As for the movie itself… The MGM dream factory originally released THE WIZARD OF OZ in 1939- Hollywood's most magical year. Utilizing the popular story by L. Frank Baum, MGM created one of the most beautiful and most extravagant musical fantasies to ever be captured in three-strip Technicolor. THE WIZARD OF OZ tells the story of Kansas farm girl Dorothy Gale (Judy Garland) who is swept up in a cyclone and carried over the rainbow to the strange and magical land called Oz. Of course, Dorothy wants nothing more than to return home to her family back in Kansas, but without another cyclone to hit a ride on, she lacks the means of getting there. Glinda, the Good Witch of the North (Billie Burke) places Dorothy on yellow brick road, so she can journey to the Emerald City, where she can ask the all-powerful Wizard Of Oz (Frank Morgan) for his help in getting home. During the course of her journey down the yellow brick road, a Scarecrow (Ray Bolger), a Tin Woodsman (Jack Haley) and a Cowardly Lion (Bert Lahr) befriend Dorothy. Unfortunately for Dorothy and her new friends, our innocent Kansas farm girl has also makes a rather terrible enemy in the land of Oz- namely, The Wicked Witch of the West (Margaret Hamilton), who vows to eradicate Dorothy and her little dog too.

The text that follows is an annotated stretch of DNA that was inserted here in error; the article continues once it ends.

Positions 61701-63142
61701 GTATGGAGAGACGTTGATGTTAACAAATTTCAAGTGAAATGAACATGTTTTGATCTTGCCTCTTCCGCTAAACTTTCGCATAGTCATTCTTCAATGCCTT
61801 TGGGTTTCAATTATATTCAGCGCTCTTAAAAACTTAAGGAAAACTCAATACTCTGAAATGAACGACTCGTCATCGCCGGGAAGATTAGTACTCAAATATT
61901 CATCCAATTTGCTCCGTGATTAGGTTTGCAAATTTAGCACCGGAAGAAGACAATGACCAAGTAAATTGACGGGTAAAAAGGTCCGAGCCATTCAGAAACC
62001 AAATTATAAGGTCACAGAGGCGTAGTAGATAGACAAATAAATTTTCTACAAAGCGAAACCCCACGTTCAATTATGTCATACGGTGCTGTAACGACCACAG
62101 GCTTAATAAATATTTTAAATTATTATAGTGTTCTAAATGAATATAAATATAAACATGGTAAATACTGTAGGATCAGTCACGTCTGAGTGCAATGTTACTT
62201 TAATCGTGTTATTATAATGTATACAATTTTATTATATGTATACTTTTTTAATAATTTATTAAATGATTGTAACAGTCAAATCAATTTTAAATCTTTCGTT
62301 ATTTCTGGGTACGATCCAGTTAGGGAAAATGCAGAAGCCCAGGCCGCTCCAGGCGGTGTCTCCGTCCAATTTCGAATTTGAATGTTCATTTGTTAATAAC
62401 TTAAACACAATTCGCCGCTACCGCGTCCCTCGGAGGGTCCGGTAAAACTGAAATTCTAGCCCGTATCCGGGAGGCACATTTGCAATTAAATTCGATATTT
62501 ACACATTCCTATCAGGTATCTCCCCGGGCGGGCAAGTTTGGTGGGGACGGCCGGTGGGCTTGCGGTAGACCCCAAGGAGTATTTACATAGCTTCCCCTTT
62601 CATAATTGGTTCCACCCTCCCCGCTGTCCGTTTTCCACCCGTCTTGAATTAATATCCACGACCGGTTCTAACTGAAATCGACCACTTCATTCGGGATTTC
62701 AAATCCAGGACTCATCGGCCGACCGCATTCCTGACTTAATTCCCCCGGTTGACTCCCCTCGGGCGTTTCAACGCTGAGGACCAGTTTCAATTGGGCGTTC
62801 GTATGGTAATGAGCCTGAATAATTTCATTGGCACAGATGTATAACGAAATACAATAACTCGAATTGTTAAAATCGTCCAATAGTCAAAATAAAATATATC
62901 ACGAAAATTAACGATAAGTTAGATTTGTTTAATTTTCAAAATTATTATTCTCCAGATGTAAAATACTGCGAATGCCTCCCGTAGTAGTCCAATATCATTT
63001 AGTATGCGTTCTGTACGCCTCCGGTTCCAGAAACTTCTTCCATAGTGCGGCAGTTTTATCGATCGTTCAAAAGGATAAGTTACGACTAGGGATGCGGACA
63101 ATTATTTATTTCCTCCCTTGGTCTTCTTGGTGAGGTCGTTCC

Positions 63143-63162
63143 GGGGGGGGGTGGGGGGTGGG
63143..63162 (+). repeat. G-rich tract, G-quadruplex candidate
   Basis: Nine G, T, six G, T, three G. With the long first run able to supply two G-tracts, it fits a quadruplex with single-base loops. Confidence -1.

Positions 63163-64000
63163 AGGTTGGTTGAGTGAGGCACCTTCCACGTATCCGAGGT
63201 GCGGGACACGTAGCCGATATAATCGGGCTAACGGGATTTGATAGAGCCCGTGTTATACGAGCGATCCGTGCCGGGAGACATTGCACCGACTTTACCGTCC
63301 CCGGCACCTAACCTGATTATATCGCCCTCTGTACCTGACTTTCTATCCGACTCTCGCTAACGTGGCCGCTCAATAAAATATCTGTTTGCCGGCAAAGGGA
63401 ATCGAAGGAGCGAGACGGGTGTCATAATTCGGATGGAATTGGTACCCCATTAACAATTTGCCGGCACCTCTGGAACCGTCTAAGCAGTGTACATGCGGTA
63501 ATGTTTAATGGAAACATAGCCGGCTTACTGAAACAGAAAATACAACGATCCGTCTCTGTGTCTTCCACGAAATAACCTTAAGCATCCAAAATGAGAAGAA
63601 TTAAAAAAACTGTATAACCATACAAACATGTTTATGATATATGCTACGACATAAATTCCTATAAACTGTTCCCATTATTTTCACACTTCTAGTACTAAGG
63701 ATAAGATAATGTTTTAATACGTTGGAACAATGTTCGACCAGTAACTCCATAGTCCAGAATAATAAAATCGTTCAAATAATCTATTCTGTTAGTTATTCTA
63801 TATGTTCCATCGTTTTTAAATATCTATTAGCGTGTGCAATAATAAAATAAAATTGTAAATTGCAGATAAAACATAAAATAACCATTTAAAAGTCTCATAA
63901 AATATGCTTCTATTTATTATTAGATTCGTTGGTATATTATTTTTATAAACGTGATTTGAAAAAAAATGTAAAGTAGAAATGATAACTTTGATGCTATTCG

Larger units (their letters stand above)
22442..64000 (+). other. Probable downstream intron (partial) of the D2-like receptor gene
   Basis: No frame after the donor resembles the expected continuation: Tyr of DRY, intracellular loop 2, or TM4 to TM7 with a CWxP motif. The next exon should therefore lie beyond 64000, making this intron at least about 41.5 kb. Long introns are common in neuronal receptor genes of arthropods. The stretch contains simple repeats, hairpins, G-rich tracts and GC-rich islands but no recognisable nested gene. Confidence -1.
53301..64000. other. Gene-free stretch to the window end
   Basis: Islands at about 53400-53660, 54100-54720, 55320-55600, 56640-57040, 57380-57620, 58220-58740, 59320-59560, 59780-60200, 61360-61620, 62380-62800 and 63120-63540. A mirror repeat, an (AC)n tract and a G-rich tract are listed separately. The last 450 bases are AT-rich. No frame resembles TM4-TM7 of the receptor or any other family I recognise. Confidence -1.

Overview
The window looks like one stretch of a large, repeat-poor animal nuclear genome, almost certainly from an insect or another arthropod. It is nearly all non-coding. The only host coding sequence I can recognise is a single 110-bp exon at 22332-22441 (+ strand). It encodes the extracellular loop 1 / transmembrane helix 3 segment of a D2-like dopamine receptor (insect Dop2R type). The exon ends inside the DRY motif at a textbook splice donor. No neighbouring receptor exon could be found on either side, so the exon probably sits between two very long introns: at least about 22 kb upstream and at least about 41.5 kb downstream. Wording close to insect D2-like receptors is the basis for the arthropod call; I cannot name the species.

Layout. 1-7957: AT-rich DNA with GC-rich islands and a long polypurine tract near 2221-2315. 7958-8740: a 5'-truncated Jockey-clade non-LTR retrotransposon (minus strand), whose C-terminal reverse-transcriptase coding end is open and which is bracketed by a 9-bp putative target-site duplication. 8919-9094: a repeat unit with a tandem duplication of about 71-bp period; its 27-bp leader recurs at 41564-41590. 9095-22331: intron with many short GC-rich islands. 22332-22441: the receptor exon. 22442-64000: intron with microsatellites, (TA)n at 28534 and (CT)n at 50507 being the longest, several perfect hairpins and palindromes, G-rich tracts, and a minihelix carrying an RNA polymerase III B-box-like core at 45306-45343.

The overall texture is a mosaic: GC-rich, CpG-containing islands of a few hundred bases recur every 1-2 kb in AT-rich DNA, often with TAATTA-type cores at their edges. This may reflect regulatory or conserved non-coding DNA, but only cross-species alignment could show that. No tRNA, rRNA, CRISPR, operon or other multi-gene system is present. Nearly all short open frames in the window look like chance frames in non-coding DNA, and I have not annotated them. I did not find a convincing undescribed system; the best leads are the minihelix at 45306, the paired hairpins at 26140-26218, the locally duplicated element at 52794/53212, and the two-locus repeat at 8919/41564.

On every level, THE WIZARD OF OZ is pure Hollywood perfection. From the sets and costumes to songs and dances there isn't a single flaw in this classic motion picture. The story is warm, humorous and sometimes scary, but it is filled with wholesome family values that never become saccharine. The acting is nothing short of wonderful. While Judy Garland was about a decade older than the heroine of Baum's original story, she was completely natural and captivating in the film version of THE WIZARD OF OZ. Ray Bolger's rubber-legged physicality and down-home charm made him ideal for the wise, yet straw-brained Scarecrow. Jack Haley's heartfelt performance makes the Tin Woodsman's search for a heart… even more heartening. Bert Lahr absolutely steals the show with comic brilliance as The Cowardly Lion. Frank Morgan makes every one of his multiple guises, including the Wizard, a total delight. Morgan is especially good at spouting the film's requisite balderdash. Billie Burke's well-preserved beauty and incredibly sweet demeanor truly make Glinda, The Good Witch completely unforgettable. Of course, THE WIZARD OF OZ wouldn't have had anywhere near the magical effect on its multiple generations of audiences, had it not been for Margaret Hamilton. In a performance of a lifetime, Hamilton leaps off the screen and makes one truly believe in wicked witches. Additionally, Victor Fleming's sharp direction keeps THE WIZARD OF OZ moving at a swift, entertaining pace and prevents the story from becoming mired down during the more sentimental moments.